Life within the swirl — pointlessly purposeful

What are your defining moments?

[A slightly edited version of a column by Bill Lewellis, published in 1998]

A three-story perspective casts a little light for me on God’s continuing visitations in our lives.

The first story is the conversion of St. Paul. During the first century, after the death and resurrection of Jesus, Paul's "business as usual" included search and destroy missions, seeking out those who were counter-cultural, those who followed The Way, Christianity's original name. While on one of those missions, Paul was blinded by a light, fell to the ground, and heard a voice: "Why are you persecuting me?"

"Who are you?" Paul asked. "I am Jesus whom you are persecuting."

That experience may have informed Paul’s theology and a morality. My soundbite version of Paul’s theology is: "Because Christ lives within, you are a new creation." Then, Paul’s morality: "Therefore, be who you are. Live as a new creature. Put away the old man."

The second story is more fanciful, about the Christ within us recognizing himself unformed, yet unborn, in the disguises of the world.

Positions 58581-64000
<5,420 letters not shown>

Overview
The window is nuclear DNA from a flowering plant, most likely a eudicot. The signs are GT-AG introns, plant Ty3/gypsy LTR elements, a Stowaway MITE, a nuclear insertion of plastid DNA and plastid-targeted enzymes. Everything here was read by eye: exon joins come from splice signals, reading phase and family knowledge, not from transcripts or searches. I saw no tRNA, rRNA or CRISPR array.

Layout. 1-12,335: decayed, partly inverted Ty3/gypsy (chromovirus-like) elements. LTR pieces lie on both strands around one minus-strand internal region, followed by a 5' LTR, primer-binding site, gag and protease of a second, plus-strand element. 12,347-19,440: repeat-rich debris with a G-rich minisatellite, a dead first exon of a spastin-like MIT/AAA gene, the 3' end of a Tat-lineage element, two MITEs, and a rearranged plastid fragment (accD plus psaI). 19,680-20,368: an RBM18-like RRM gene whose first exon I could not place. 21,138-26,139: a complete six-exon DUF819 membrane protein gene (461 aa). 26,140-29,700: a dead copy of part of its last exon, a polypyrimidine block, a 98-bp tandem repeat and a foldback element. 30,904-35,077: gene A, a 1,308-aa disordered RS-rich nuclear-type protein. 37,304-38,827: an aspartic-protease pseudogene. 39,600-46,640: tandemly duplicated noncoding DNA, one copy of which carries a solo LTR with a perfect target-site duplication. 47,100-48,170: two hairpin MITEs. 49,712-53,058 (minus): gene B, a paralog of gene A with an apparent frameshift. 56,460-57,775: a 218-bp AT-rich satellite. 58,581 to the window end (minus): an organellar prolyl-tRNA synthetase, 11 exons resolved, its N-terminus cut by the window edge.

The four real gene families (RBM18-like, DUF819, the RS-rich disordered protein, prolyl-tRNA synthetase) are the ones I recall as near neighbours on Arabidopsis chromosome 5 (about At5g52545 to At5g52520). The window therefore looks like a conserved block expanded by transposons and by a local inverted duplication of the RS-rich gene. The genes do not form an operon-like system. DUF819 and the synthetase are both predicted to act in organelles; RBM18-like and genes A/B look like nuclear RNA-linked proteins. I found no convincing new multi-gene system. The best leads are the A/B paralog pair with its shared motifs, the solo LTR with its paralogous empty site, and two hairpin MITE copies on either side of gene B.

A little boy wandered into a sculptor's studio and watched the sculptor begin to work with a large piece of marble. He soon got bored and went on his way. Months later he returned and, to his surprise, where once stood only a large block of marble, there now stood a handsome, powerful, Aslan-like lion. "How did you know," he asked the sculptor there was a lion in the marble?" "Before I saw the lion in the marble,” the sculptor said, “I saw the lion in my heart. But the real secret is that it was the lion in my heart who saw the himself in the marble."

In line with that, a Maryknoll missionary once said: "Many years ago when I came to this faraway land, I came to bring God to the people. I soon discovered that God was here before me."

The third story of God’s continuing visitation changes often. For me, it is different today than it was 40 years ago or even 40 months ago. It is a wonderfully different story for each one of us, our own story of how we’ve been blinded by the light, our own defining moments.

Episcopalians don’t generally think of themselves as having been born again. We're more likely to describe ourselves as having been born again and again and again.

I've grown accustomed to thinking in terms of defining moments rather than born again experiences. Cut me some slack with the word "moment." I use it as "day" is used in the story of creation. A defining moment might be a sudden insight or a two-year journey that in hindsight occasions a renewed or rediscovered understanding of who we are and who God wants us to be.

May we all continue to have insights, dreams by day and night, "aha" experiences and "uh-oh" experiences that somehow shape our lives, defining moments from which then our transformed lives themselves tell what we have seen and heard.


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